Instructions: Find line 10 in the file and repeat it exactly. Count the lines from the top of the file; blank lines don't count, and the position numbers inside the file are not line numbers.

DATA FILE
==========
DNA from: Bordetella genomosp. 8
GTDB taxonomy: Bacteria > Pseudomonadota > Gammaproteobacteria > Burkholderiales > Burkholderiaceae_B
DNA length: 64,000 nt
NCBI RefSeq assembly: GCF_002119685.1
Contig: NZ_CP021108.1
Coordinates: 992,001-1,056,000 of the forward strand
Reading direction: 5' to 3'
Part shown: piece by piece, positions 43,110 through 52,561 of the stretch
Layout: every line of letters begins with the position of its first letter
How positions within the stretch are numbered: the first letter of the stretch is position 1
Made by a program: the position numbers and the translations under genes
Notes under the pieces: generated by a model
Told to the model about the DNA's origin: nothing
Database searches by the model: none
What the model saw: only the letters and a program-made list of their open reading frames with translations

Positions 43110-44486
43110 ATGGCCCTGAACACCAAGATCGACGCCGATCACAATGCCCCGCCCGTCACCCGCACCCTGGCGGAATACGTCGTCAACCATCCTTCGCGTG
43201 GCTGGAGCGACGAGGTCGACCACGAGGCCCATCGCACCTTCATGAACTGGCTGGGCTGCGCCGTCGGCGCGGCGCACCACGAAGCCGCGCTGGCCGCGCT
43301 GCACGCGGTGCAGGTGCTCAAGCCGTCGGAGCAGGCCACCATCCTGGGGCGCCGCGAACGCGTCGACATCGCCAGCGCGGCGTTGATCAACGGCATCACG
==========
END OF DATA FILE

How positions within the stretch are numbered: the first letter of the stretch is position 1